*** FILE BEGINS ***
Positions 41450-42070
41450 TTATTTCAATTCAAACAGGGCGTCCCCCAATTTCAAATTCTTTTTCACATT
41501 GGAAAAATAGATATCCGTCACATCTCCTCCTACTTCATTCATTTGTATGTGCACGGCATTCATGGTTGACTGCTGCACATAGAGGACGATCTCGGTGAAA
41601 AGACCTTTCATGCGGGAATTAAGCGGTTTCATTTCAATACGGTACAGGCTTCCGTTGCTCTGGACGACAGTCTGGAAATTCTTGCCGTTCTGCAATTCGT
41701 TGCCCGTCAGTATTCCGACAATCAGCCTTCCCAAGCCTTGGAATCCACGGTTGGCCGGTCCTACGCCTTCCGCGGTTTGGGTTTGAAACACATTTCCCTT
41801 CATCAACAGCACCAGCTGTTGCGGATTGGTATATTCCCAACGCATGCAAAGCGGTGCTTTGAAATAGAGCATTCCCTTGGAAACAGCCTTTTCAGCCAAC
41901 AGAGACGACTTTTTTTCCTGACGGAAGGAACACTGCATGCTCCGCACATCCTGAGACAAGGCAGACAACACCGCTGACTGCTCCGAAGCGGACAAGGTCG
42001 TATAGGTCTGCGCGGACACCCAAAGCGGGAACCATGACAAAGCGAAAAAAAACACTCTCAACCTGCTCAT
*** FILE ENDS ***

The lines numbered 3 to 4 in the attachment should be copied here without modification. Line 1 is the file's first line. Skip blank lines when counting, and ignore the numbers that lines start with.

41501 GGAAAAATAGATATCCGTCACATCTCCTCCTACTTCATTCATTTGTATGTGCACGGCATTCATGGTTGACTGCTGCACATAGAGGACGATCTCGGTGAAA
41601 AGACCTTTCATGCGGGAATTAAGCGGTTTCATTTCAATACGGTACAGGCTTCCGTTGCTCTGGACGACAGTCTGGAAATTCTTGCCGTTCTGCAATTCGT